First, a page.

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What is Narcissistic Personality Disorder?
Narcissistic personality disorder is where a person has a feeling of grandiosity and superiority over others and demands attention; such people tend to be arrogant and lack empathy for others.
Narcissistic personality disorder is classified under Cluster B personality disorders which are characterized by dramatic, emotional or erratic behavior. Other personality disorders in this cluster include borderline personality disorder, antisocial personality disorder and histrionic personality disorder.
Many of us are familiar with the mythological story of Narcissus and Echo, from Ovid’s Metamorphoses. Narcissus, a young lad rejects the love of Echo and falls in love with his own reflection in the pond. A person with Narcissistic personality disorder is in a similar situation, where he falls in love with a false image of himself.
It affects around 0.5% to 1% individuals. Most of those affected are males, though it can also affect females. Though the condition is usually diagnosed at adulthood, more often than not, the trauma that causes the condition can be traced to childhood. A genetic predisposition has also been suggested.
Narcissistic personality disorder is diagnosed based on the DSM-5 criteria and the ICD-10 criteria. It may be difficult to convince the patient that he has a problem and to consult a therapist for treatment due to the grandiose attitude. However, the patient may benefit with counseling and other therapies.
The exact cause of narcissistic personality disorder is not known, though several have been suggested. These include:
- Genetic factors: Some individuals who developed narcissistic personality disorder in adulthood have shown different temperaments while they were infants. This indicates the possibility of genetic factors in the causation of narcissistic personality disorder
- Environmental factors: The relationship of a child with the parent/parents can have an impact on the child and influence the development of narcissistic personality disorder. Trauma experienced by a person in childhood at the hands of parents or others can have a deep impact resulting in narcissistic personality disorder in later years. Thus, the development of narcissistic personality disorder can be considered as a form of defense mechanism, where the person generates a false self-image that he/she can idolize and expect others to do the same.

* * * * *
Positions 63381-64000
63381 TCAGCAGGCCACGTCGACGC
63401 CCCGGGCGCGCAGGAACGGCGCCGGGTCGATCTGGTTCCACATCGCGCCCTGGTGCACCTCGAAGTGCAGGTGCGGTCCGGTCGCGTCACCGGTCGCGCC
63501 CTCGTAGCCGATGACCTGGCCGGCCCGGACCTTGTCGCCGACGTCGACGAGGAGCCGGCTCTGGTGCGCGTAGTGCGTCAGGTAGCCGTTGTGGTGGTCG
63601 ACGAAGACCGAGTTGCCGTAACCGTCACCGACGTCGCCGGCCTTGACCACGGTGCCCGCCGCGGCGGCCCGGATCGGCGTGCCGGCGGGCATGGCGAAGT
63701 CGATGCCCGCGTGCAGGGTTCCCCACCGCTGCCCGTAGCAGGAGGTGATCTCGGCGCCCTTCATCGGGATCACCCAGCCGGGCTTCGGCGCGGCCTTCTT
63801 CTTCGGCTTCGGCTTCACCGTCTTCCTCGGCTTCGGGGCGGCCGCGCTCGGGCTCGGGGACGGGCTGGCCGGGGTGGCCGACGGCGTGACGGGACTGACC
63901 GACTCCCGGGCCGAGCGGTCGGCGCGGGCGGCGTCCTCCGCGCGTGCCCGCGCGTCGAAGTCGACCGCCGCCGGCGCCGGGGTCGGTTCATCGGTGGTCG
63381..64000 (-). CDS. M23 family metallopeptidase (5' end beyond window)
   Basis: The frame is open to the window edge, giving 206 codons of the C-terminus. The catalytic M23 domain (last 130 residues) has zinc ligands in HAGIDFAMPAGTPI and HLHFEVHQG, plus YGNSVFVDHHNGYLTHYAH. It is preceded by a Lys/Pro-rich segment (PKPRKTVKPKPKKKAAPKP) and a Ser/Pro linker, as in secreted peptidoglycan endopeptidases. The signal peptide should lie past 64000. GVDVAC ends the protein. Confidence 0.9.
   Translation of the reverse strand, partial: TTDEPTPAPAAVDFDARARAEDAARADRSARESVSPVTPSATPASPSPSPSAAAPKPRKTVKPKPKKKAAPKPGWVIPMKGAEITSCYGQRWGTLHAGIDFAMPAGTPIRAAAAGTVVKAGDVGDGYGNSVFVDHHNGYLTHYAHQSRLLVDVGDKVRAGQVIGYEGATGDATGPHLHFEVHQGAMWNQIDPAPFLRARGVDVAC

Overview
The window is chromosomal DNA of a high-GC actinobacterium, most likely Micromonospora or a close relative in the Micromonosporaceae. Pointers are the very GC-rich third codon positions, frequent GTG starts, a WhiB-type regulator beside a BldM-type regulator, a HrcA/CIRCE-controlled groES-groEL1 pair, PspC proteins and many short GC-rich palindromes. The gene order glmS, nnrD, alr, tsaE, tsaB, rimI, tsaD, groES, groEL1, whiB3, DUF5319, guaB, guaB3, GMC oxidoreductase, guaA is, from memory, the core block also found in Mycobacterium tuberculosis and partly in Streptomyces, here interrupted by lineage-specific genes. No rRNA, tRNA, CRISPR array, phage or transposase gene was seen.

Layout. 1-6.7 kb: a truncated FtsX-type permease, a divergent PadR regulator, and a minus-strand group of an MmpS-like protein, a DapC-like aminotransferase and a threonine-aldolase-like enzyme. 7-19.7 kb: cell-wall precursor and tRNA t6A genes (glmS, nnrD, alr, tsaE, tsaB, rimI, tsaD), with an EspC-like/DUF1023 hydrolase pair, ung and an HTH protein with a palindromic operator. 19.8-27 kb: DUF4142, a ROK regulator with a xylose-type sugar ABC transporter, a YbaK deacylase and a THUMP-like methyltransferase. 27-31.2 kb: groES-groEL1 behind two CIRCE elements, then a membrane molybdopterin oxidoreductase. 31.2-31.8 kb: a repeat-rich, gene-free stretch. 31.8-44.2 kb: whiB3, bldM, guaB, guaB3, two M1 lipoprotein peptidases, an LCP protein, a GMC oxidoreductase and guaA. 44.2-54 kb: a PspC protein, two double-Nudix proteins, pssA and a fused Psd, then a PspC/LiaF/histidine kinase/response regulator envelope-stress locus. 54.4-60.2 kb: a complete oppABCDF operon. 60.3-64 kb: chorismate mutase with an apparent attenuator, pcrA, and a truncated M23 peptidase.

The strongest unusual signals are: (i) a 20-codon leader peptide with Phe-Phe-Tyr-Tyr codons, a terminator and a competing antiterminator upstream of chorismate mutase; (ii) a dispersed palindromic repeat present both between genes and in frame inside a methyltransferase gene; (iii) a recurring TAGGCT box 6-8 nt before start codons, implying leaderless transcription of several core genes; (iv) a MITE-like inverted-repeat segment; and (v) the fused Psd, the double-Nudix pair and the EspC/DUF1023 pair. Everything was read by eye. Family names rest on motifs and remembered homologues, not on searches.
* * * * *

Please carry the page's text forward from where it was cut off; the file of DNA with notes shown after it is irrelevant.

The severity of narcissistic personality disorder may vary from a mild and transient condition to a permanent condition. The following symptoms may be present:
- Presence of symptoms common to personality disorders which include problems with perception (understanding people, events and things), affectivity, control over impulses and interpersonal relationships
- Features of grandiosity, where the person has an unrealistic feeling of superiority over others
- Preoccupation with fantasies like those of unlimited success, power, beauty, or ideal love
- Insistence in mixing up only with people who are of high status, whom they consider equivalent to themselves
- Expectation of excessive admiration and attention and favorable treatment. This is referred to as narcissistic supply. The affected individuals may feel angry if they are not given importance
- Lack of empathy for others. The affected individual exploits them to achieve his / her personal gains
- Envious of others; The individual also feels that others are envious of him/ her
- Arrogance in attitude
- Inability to take criticism positively; the individual may react with anger or social withdrawal
People with narcissism often suffer from additional disorders including eating disorders, mood disorders, other Cluster B personality disorders and substance abuse disorders
Narcissistic Personality Disorder can be classified into:
- Overt, where the patient shows regular features of narcissism
- Covert, where the person is a narcissist but appears shy and vulnerable
- Chances of self-injury due to reckless behavior
- Indulgence in alcoholism and drug abuse, which gives the patient a false feeling of wellbeing
- Problems in creaseslife since it is very difficult for the spouse and other relatives to get along with the patient
- Problems in the professional life of the patient
- Increased risk for suicide
There are no specific tests to diagnose narcissistic personality disorder. Diagnosis is based on interview of the patient and response to questionnaires like the Millon Clinical Multiaxial Inventory III (MCMI-III) and Narcissistic Personality Inventory; often, more than one interview may be necessary to arrive at a diagnosis. The ICD-10 diagnostic criteria requires the presence of general features of personality disorders and at least five out of nine other criteria.
It is often difficult to convince a patient with narcissistic personality disorder to seek help. Though the prognosis may not be good despite treatment, some patients may benefit through counseling. Therapies that have been used to treat patients with narcissistic personality disorder include psychotherapy and behavioral therapies like cognitive behavioral therapy. Medications are not effective against narcissistic personality disorder but may be necessary to combat associated conditions like depression and mood disorders.